Recently, great successes have been achieved in machine learning studies of a large variety of materials^{[118-120]}. However, the lack of interpretability of machine learning algorithms and results limits the applications of machine learning in reality and especially stability-sensitive tasks. Actually, with the development of expression capacity of machine learning algorithms, the models become more complicated and their interpretability may be even weaker. At present, the interpretability of machine learning is still a difficult problem and particularly challenging for researchers in materials science. The models obtained by training based on machine learning algorithms can be considered as a “black box” and are therefore difficult for users to understand the inner working mechanisms.

With the applications of machine learning going deeply into materials design, more attention will be paid to the interpretability of machine learning results. Some valuable attempts have been reported very recently^{[121,122]} concerning the combination of machine learning and first-principles calculations to disclose the effects of alloying elements and propose the strategy of multicomponent materials design. The data-driven modeling on materials phenomena, processing, and relationship of composition, structure and properties are essentially effective accesses to investigate the interpretability of machine learning methods and results. Integration of machine learning with the developed CMS models and material science theories is considered to be the future tendency for developing interpretable machine learning.

The progress of modeling studies of phase stability in alloys has been reviewed in this article using Sm-Co permanent magnetic materials as examples. The features of various traditional CMS methods for the modeling of phase stability were analyzed and compared, and machine learning studies in the framework of materials informatics were also demonstrated. Both theories and techniques of materials informatics will be developed rapidly by integrating database technologies, high-throughput calculation models and machine learning methods around the core of materials science and engineering. The modeling of phase stability will be significantly advanced by the development of materials informatics, which then accelerates materials design and processing and further progresses the manufacturing of products with high performance.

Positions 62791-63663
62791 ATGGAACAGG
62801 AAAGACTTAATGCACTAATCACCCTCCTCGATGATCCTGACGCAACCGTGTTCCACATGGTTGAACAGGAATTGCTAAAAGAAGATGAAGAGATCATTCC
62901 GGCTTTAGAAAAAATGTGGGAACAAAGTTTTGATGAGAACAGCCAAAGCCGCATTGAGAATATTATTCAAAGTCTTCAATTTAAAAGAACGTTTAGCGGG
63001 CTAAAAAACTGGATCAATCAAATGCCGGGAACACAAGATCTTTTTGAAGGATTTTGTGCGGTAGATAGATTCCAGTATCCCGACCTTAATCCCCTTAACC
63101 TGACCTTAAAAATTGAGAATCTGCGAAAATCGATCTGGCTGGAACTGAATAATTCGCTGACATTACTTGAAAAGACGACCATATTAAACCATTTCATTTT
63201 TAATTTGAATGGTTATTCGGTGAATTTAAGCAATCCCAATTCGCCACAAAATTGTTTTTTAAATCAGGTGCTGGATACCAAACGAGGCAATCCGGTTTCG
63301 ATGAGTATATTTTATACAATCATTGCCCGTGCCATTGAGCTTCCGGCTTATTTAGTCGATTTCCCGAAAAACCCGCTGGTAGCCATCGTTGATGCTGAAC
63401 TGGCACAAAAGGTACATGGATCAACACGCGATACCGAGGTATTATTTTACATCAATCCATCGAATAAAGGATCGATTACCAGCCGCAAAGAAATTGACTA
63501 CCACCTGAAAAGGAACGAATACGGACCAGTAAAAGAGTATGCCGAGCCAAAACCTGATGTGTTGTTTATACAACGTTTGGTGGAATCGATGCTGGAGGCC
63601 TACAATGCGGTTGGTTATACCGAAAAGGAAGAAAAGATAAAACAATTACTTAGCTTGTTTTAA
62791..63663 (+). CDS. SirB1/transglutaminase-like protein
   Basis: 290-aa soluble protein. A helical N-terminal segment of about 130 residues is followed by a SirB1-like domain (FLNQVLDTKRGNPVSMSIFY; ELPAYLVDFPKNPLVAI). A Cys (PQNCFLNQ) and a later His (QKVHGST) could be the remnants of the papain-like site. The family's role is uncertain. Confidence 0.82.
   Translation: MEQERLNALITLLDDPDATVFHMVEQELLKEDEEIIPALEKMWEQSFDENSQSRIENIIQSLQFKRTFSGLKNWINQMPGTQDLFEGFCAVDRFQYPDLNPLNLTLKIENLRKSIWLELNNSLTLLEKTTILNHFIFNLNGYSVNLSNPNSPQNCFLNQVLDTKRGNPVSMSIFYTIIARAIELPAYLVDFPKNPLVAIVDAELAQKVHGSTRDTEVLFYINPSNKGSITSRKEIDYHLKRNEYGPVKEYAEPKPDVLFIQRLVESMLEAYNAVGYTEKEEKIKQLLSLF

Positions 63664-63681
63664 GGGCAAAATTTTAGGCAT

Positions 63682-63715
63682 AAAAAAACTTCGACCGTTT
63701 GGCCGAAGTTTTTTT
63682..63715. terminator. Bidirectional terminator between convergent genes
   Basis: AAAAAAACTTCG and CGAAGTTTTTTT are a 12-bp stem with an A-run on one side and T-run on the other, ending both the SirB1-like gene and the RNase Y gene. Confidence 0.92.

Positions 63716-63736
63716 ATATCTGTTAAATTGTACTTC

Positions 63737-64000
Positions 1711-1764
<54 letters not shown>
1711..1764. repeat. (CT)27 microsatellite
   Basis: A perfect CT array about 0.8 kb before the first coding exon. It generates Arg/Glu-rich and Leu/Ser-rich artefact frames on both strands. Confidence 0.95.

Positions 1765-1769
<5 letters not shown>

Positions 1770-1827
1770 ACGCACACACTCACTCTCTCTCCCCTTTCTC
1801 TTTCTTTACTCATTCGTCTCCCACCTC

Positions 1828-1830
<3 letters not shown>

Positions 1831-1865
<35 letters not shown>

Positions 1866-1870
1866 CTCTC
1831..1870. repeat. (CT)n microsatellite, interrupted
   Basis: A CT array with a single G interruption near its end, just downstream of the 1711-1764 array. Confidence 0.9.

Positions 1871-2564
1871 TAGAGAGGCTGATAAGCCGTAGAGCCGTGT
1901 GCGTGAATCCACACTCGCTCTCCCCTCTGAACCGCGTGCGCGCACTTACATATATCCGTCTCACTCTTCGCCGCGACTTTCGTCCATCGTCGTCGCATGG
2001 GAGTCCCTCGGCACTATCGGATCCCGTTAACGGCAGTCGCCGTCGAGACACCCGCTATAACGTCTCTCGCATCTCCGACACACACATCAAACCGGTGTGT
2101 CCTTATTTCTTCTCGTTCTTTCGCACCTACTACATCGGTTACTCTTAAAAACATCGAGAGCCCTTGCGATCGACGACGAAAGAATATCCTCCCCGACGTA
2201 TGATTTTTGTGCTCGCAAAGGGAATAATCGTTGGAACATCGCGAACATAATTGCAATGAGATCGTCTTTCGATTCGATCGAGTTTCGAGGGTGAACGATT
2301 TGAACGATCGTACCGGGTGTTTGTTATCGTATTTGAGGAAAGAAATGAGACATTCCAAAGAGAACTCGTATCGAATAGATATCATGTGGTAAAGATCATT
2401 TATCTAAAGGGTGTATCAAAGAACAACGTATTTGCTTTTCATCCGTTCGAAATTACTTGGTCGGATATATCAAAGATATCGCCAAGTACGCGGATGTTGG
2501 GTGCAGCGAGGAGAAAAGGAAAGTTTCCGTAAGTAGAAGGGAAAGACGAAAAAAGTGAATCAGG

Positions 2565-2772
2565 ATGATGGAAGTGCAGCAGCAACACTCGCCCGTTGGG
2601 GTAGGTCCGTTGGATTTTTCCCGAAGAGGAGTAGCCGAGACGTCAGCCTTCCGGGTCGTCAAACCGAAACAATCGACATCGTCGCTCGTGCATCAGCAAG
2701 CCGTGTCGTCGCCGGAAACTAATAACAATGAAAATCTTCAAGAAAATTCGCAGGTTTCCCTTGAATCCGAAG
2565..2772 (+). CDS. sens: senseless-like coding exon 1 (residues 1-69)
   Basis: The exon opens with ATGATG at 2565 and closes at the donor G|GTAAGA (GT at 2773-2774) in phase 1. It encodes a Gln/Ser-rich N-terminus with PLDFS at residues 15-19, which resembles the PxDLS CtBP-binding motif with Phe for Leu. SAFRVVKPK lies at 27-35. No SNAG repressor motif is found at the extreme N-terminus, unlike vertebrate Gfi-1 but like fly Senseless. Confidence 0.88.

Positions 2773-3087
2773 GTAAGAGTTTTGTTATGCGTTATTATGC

The authors would like to thank Dr. H. Li (Faculty of Materials and Manufacturing, Beijing University of Technology) for providing CASTEP in partial calculations.

Made substantial contributions to conception and design of this review, writing and editing: Song X

Made substantial contributions to collation of literatures, figures preparation, and writing: Guo K

Performed data analysis, discussion and writing-review: Lu H, Tang F

Performed data acquisition and interpretation: Liu D

Not applicable.

This work was supported by the National Key Program of Research and Development (2018YFB0703902) and the National Natural Science Foundation of China (51631002).

All authors declared that there are no conflicts of interest.

Not applicable.

Not applicable.

© The Author(s) 2021.

_{4}.

_{7}alloy.

_{3}Co alloys.

_{5}Co

_{2}nanocrystalline alloy.

_{2}Co

_{17}permanent magnet.

_{3}compound.

_{7}alloy.

_{9.8}alloy.

_{2}Co

_{7}.

_{2}Co

_{17}alloy.

_{7}based alloys.

_{x}Ti

_{0.4}-1:7 ribbons.

_{5.85}Si

_{0.90}compound.

_{7-x}Ga

_{x}.

_{7}compounds (M=Si, Cu, Ti, Zr, and Hf).

_{6.75-x}Fe

_{x}Zr

_{0.25}compounds.

_{7-x}Zr

_{x}alloys (x = 0-0.8).

_{7-x}Ti

_{x}with TbCu

_{7}-type structure.

_{7-x}Hf

_{x}compounds.

_{7}pseudobinary intermetallics with TbCu

_{7}-type structure.

_{7}-type compounds SmCo

_{7}and Sm(Co,T)

_{7}(T=Ti, Ga, Si, Cu, Hf, Zr).

_{7}nanograins.

_{7}alloys.

_{5}compounds doped with transition metal elements.

_{7}-type alloy.

_{3}.

_{1-x}Fe

_{x})

_{5}compound: thermodynamic calculation and experiment.

_{12}(M = Cr, Ti, V, Nb, Fe).

_{2}(Co, Mn)

_{17}(R = Nd, Sm, Gd).